New York State Homes and Community Renewal Commissioner, RuthAnne Visnauskas said, "As New Yorkers just experienced during Ida, storms that leave many of our neighborhoods paralyzed are happening more and more often. Projects like these, however, can help ensure that our local storm infrastructure is resilient and that we can better respond to the effects of climate change."
Deputy Executive Director of the NY Rising Community Reconstruction and Infrastructure Programs at GOSR, Eileen Méus said, "By partnering with community and grassroots organizations on the Fresh Creek Coastal Protection project, we have found a collaborative solution that relied on the feedback of the community and expertise of local stakeholders. We're proud that this strategic investment will play an important role in protecting Canarsie and improving the quality-of-life for residents in these neighborhoods."
DASNY President & CEO, Reuben R. McDaniel III said, "DASNY is proud to partner with GOSR on the design and construction of projects like Fresh Creek that are critical to protecting our shoreline communities against weather damage and preserving their economies."
Senator Roxanne J. Persaud said, "Today's announcement is good news for constituents residing immediately adjacent to Fresh Creek whose homes are frequently put at risk during high tides, coastal storm surges and precipitation. I thank the Governor's Office of Storm Recovery and DASNY for this commitment to the 19th Senate District under the Fresh Creek Coastal Protection Project".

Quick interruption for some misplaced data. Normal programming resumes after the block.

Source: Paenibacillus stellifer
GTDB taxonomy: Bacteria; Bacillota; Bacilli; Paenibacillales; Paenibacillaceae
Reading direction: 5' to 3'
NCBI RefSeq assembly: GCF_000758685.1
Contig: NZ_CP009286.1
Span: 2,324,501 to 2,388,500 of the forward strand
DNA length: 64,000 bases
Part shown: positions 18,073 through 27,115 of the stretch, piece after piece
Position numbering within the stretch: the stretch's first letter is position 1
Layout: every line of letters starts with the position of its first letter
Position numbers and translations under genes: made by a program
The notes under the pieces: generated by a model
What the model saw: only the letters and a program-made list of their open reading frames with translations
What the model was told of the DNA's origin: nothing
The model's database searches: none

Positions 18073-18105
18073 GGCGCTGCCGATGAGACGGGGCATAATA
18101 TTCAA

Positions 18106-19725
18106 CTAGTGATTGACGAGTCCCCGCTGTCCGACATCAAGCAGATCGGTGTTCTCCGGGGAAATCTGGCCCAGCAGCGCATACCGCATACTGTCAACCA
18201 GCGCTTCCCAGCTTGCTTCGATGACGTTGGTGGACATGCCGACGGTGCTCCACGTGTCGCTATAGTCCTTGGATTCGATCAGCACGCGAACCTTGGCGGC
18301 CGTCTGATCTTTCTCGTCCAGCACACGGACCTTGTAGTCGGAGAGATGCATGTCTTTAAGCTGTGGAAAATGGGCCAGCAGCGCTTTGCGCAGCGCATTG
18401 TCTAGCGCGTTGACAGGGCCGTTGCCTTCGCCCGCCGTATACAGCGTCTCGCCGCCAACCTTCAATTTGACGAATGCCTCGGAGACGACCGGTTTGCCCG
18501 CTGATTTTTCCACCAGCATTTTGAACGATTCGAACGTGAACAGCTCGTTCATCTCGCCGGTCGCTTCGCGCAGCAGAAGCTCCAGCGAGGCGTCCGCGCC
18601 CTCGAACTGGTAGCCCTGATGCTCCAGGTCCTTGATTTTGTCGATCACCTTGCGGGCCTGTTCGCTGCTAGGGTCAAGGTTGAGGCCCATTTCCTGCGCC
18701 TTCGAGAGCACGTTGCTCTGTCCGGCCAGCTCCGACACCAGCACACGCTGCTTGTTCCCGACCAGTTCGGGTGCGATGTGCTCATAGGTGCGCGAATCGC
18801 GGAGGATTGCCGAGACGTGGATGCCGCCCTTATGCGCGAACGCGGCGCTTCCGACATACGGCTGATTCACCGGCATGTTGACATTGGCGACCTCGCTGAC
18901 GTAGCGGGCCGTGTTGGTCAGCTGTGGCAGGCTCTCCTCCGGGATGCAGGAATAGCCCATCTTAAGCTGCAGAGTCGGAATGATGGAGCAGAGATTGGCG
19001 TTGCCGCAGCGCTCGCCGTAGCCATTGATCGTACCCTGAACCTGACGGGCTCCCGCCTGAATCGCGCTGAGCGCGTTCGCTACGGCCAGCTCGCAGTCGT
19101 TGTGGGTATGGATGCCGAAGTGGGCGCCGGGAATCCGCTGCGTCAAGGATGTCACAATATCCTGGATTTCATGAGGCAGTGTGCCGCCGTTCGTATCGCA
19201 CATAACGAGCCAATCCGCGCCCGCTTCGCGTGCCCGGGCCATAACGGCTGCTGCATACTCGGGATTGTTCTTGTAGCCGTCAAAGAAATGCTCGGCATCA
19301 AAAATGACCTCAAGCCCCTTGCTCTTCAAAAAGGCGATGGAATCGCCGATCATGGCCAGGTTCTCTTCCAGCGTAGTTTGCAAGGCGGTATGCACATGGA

Assemblymember Williams said, "As the chairperson of the subcommittee on emergency preparedness and disaster response, I applaud The Governor's Office of Storm Recovery. I look forward to seeing the implementation of the Fresh Creek Coastal Protection project which will improve resiliency in our district."
Assemblymember Nick Perry said, "I applaud Governor Hochul and the NYS Office of Storm Recovery for their diligent efforts in making sure this vital Fresh Creek Coastal Protection Project gets completed. Any resident of Canarsie who lived through Superstorm Sandy can attest to the great need for storm mitigation projects such as this one which will make sure another "once in a lifetime" weather event doesn't again devastate this area."